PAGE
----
It can be divided into the following questions:
– How to represent the current French climate?
– Is a phenological model appropriate to represent the phenological stages of pea for the current climate?
– Is the ecoclimatic indicators approach suitable to represent the climate risks for pea crop?
– Does this approach discriminate any differences between the regions and/or years and/or varieties? If yes, which stress represents the highest threat in each region and each pea type (spring and winter pea)?
In order to answer to this problematic, the purpose of the study is to end up with a global index of climate suitability, assessing climate risks on the cycle of development and crop growth.


– We decided to test two spring varieties of pea with different precocities: Athos (early) and Lumina (late), and one winter variety of pea: Isard.
– The period of interest is recent past in order to represent the current climate over the last 25 years, from 1990 to 2014 included.
– The area of study is France; we identify minimum one site per region (except Corsica).


Some climate variables are recorded automatically by weather stations operated by INRA and Météo-France (MF), thanks to appropriate instruments and equipment. The INRA database is named Climatik. Daily climate variables have been selected such as the minimum and maximum temperatures in degree Celsius (respectively TN and TX), the rainfall in millimetres (RR), the potential evapotranspiration in millimetres (PET) and the radiation in J/cm2 (RG).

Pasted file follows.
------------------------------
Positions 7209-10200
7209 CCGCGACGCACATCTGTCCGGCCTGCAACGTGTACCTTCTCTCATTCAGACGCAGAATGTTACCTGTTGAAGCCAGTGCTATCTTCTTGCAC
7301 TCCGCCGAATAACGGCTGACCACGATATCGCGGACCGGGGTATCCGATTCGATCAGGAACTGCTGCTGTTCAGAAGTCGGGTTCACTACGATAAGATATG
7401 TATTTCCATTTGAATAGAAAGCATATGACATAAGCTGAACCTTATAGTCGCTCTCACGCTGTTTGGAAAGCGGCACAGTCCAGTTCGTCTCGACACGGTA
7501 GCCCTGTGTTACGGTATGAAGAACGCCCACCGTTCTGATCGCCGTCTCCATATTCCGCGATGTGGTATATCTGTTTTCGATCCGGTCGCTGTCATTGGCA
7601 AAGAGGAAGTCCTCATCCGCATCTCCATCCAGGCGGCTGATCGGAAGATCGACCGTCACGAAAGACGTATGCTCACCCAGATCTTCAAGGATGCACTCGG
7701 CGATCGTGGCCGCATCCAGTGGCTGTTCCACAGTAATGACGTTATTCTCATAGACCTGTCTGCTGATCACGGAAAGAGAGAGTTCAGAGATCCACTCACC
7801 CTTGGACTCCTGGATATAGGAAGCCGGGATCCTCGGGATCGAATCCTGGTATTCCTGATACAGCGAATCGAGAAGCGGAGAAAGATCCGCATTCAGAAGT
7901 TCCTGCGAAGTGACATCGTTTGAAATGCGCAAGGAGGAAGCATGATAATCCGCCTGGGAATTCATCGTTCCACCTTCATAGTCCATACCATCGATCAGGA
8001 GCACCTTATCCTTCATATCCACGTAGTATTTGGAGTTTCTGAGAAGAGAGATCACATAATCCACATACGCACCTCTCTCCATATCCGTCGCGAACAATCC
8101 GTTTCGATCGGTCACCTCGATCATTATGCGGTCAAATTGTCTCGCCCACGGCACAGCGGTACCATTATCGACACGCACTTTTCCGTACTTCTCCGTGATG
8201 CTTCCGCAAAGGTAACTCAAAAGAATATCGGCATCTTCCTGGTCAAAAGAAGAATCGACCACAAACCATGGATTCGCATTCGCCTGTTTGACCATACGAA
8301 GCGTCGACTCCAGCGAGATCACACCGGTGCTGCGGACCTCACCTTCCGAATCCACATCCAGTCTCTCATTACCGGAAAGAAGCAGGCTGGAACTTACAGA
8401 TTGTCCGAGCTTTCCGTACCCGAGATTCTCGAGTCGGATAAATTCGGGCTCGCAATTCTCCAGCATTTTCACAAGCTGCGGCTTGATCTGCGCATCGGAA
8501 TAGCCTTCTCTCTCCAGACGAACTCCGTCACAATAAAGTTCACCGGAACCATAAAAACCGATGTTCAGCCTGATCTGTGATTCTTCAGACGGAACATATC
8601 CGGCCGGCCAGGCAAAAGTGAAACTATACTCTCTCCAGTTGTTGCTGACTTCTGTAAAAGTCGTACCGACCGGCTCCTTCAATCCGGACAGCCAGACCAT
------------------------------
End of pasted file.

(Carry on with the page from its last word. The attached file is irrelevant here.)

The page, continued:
The aim was to select one weather station per region but not all the 21 weather stations were available in the Climatik database. Consequently, some Météo-France stations have been added to complete the database with the following requirements: station of level 0 or 1 both giving daily measures with at least the variables: TM, TN, RR and RG. The table 2.1 presents the fifteen Inra stations and the six Météo-France stations, divided into four zones: North-West, North-East, South-West and South-East.
Firstly, an overview of the existing parameters in the literature was made. Jeuffroy et al. (2012) developed a phenological model as one module of the crop growth model AZODYN-pea The module is simulating the following stages of the ancient spring variety Solara: emergence (E), beginning of seed filling (BSF), final stage in seed abortion (FSSA) and physiological maturity (PM) (Biarnes et al., 2010). This module does not simulate the date of beginning of flowering (BF). The table 2.2 shows the parameters used in the AZODYN pea phenological model and the adaptation of the parameters for some winter varieties by Vocanson (2006).